The Turner Prize has returned to Tate Britain for its 34th edition. The prestigious prize is awarded by a jury to a British artist for a presentation of their work. The Turner Prize usually rewards artists that deal with pressing social or political issues in contemporary society in their artwork. This year Glasgow-based artist Charlotte Prodger won the prize with her iPhone-shot film ‘Rows of Dots’.
All artists shortlisted this year use film and digital imagery. The exhibition starts off in a light room and leads the visitors through 4 doors. Behind each door is a dark room in which the visitors can emerge themselves in the videos that are shown, without distraction. The focus on video only rather than sculptures or paintings is unusual. It shows that we really live in a digital age and art prizes are staying relevant by going along with this development.
The Turner Prize argues that “The Turner’s all about having an opinion”, which is definitely true for Prodger’s film. Her intention, although subtle but evident, was to have a lowbrow exploration of the fluidity of identity and her own experience, hence the iPhone. Alex Farquharson, director of Tate Britain and chair of the judging panel, found that Prodger should be celebrated for the “most profound use of a device as prosaic as the iPhone camera that we’ve seen in art to date”. The panel argues that Prodger is contributing to the democratisation of art by employing the phone, an item accessible to loads of people.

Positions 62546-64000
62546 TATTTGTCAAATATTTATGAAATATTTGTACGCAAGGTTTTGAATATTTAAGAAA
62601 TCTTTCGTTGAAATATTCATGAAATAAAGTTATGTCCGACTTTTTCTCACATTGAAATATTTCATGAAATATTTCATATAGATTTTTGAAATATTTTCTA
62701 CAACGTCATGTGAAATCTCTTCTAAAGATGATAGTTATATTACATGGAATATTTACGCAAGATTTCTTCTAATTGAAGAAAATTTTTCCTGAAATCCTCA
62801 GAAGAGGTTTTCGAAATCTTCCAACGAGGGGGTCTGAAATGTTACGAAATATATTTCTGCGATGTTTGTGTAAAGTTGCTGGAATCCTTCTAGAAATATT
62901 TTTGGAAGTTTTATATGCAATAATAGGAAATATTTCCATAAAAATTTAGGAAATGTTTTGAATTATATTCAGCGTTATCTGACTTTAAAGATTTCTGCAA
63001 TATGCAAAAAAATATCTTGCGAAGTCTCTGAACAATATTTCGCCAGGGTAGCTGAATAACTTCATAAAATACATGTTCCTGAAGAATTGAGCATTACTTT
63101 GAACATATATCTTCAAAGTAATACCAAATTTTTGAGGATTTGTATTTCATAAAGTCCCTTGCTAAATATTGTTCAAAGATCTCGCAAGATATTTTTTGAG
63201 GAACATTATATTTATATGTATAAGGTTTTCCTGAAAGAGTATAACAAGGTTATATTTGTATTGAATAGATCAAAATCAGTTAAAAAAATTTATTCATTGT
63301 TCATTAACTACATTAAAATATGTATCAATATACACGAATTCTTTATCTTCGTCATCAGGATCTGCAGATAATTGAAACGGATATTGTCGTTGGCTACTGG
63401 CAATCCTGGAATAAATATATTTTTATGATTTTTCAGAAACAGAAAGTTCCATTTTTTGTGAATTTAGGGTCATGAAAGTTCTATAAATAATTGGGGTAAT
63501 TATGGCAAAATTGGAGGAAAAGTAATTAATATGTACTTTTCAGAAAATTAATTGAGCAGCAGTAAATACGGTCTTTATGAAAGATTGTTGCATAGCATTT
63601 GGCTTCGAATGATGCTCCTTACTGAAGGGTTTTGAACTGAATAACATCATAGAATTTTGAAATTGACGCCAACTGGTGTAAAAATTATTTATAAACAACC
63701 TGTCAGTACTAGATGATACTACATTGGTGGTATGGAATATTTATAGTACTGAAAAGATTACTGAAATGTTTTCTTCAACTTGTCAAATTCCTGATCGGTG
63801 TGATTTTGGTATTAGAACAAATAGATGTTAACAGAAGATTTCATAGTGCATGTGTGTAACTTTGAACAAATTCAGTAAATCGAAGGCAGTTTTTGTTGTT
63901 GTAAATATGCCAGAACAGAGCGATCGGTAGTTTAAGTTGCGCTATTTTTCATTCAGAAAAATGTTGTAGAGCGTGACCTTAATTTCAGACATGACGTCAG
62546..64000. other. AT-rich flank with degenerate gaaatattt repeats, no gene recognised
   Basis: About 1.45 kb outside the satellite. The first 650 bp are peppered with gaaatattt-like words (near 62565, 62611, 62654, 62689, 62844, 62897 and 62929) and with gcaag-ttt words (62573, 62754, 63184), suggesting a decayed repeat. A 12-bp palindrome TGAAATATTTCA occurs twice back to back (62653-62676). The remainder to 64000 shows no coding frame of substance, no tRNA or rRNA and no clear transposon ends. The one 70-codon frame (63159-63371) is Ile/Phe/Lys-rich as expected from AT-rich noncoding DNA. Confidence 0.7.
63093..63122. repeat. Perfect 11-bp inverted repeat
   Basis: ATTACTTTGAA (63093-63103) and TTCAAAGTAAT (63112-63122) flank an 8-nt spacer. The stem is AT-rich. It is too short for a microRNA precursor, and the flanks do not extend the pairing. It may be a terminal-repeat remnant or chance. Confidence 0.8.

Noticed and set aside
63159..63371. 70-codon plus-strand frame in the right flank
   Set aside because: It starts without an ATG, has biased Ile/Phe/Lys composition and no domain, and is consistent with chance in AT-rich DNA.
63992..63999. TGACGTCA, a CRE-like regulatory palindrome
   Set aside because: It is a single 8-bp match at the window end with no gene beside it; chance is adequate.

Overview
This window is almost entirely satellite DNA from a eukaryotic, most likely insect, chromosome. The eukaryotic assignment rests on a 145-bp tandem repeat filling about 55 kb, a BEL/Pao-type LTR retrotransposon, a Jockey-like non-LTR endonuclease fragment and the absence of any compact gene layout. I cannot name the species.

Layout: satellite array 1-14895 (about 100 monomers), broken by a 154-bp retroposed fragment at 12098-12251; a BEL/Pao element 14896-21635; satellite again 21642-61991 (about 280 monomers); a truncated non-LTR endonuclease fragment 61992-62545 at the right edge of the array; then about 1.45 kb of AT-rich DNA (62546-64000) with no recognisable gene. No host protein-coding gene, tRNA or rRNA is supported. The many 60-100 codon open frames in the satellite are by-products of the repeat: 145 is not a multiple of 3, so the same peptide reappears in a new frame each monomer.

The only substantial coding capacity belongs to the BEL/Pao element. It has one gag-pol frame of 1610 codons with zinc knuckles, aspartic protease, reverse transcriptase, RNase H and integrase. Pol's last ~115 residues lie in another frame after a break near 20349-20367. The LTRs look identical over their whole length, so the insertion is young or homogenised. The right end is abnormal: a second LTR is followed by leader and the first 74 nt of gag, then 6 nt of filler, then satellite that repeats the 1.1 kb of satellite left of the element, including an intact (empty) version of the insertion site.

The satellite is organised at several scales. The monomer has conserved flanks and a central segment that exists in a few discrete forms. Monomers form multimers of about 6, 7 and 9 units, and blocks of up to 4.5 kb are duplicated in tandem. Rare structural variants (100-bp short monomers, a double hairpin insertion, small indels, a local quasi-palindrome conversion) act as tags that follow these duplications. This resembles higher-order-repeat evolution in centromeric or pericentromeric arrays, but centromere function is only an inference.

Prodger filmed the work over the course of a year and included footage of her at home, the Scottish countryside and snapshots of, for example, her cat. These apparently randomly organised shots are an intimate insight in her daily life. These personal scenes combined with shots of the vast Scottish landscape give a jarring, sometimes depressing but definitely expansive peak into Prodger’s contemplations. She has faced criticism and backlash saying that she is trying to commoditise the queer experience, and that her exploration of queer identity is mostly trendy rather than heartfelt. Gender, queerness and sexuality are indeed hotly debated topics at the moment, but that is not at all what Prodger’s work is about to her. Prodger argues that the negativity is nothing more than gay people face on a daily basis.
The other competitors are all praised by the judges for their visualisation of political debate on several topics. The Forensic Architecture, the audience favourite, discusses the portrayal of human rights abuses in their contribution. Naeem Mohaiemen is applauded for his exploration of “post-colonial identity, migration, exile and refuge through narratives using fiction and social history that combine the traumas of history with his own family stories”. Fourth contributor Luke Willis Thompson was noted by the judge for “noted the meditative nature of Willis Thompson’s black and white 35mm portrait of Diamond Reynolds”.
The Turner prize exhibition runs until 6 January in London. To see all the films in one visit takes about 4.5 hours.